Presidential plane crash investigator presents final report

Paweł Supernak/PAP

The 2010 Polish presidential plane crash in Smolensk, Russia, that killed 96 people including the president, was a result of "an act of unlawful interference", said Antoni Macierewicz, head of a special sub-committee investigating the cause of the air disaster.

On April 10, 2010, President Lech Kaczynski, his wife, and 94 others were killed when their aircraft crashed as it came in to land at a military airfield near Smolensk.

Two official investigations into the disaster concluded it was an accident, but Jaroslaw Kaczynski, the twin of the late president and leader of Law and Justice (PiS), the governing party, has always maintained his brother was assassinated.

The PiS government set up the special sub-committee to investigate the incident, and appointed Antoni Macierewicz, a close Kaczynski ally, to run it.

Macierewicz said his sub-committee had also annulled the original 2011 report from investigation into the crash issued by the Polish Committee for Investigation of National Aviation Accidents, which said the main cause of the accident was pilot error in unfavourable weather conditions.

Presenting the final report on Monday, Macierewicz said the sub-committee "defined the cause of the aviation incident involving the Tu-154m aircraft... of April 10, 2010 over the Smolensk Severny Airport as an act of unlawful interference.”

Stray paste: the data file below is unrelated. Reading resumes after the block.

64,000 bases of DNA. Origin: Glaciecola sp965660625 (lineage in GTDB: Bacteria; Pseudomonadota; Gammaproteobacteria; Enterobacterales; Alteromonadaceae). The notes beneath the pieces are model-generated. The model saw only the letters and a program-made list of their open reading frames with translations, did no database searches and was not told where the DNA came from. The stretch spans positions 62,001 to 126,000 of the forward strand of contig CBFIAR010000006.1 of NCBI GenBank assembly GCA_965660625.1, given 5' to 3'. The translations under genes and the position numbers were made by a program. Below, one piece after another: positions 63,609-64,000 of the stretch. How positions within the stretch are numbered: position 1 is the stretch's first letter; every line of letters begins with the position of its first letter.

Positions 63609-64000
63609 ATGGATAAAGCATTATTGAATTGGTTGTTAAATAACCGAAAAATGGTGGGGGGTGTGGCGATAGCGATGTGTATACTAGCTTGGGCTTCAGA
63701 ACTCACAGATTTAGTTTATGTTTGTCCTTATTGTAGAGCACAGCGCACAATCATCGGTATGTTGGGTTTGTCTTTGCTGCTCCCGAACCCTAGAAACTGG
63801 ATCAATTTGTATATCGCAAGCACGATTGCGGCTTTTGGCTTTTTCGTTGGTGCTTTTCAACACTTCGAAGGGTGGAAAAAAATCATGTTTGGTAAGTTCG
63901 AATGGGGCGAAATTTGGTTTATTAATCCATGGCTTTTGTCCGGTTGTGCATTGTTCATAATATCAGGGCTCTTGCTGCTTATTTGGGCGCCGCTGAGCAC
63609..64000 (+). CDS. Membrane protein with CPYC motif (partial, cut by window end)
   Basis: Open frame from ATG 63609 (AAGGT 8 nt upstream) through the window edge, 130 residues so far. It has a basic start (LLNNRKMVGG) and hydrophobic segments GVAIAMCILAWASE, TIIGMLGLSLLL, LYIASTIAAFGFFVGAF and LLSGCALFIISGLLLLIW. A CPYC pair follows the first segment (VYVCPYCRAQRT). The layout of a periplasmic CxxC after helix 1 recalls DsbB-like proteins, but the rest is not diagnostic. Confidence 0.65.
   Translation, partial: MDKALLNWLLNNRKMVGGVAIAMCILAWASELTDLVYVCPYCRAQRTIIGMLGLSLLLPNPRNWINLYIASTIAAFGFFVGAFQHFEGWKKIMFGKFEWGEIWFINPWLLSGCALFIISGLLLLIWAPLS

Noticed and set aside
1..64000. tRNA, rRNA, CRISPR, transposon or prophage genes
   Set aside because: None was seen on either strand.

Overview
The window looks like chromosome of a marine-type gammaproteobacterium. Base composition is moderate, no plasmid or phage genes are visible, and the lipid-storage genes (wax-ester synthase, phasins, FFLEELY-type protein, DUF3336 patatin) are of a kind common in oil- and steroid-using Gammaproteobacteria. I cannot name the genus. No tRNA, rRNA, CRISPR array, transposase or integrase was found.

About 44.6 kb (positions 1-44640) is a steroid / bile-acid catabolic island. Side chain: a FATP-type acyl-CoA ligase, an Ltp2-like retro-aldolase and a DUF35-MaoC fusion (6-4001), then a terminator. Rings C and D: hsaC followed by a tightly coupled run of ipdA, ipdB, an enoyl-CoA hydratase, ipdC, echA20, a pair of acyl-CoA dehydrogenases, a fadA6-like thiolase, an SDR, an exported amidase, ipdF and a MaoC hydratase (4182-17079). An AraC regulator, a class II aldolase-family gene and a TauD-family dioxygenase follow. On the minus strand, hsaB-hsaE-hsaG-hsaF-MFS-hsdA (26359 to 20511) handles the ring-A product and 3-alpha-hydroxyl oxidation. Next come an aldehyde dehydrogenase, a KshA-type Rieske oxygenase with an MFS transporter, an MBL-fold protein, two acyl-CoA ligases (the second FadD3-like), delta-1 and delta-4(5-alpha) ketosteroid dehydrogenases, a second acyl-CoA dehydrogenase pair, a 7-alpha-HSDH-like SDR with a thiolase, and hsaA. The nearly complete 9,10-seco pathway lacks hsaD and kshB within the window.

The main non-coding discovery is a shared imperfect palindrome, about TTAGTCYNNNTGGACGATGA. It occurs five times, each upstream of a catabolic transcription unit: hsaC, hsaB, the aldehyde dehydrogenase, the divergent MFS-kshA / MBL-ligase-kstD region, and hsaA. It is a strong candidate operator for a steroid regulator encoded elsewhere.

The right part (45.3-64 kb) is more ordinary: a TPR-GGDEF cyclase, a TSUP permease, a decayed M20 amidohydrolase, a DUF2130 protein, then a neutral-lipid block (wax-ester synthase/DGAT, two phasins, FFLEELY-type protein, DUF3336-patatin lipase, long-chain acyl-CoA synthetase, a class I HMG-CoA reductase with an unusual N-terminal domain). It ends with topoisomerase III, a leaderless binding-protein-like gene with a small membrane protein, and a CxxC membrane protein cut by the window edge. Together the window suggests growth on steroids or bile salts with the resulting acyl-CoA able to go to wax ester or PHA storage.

"Simulations and reconstructions of explosions in the left wing and the wing centre section and reconstructions of the disintegration of particular parts of the plane as well as pyrotechnic experiments have played an important role in the work of the sub-commission," Macierewicz said.

Macierewicz also said the sub-committee had confirmed the presence of traces of explosives on various parts of the plane, including TNT and high-energy materials used in thermobaric weapons.

However, the sub-committee presented similar findings in a technical report in 2018.

Macierewicz also attacked Donald Tusk's centrist government, which was in power when the accident took place.

"Evidence was not only left out by the Donald Tusk government at the discretion of the Russian Federation, but it was also hidden, destroyed and falsified," Macierewicz said.

He said that Russia had never given Poland access to real evidence.

Macierewicz's sub-committee has been sharply criticised by the opposition and some family members of the victims. Over the six years of its operation, which included exhumations of the victims' bodies, the commission was marred by resignations of its experts, who often criticised the way the body was run.

The assassination claims, which Macierewicz has made on numerous occasions before, were refuted by Maciej Lasek, the head of the original Smolensk air disaster investigating body that concluded the crash was an accident.

Poles have been divided over whom to believe in the Smolensk disaster investigations and the issue still causes much controversy in society.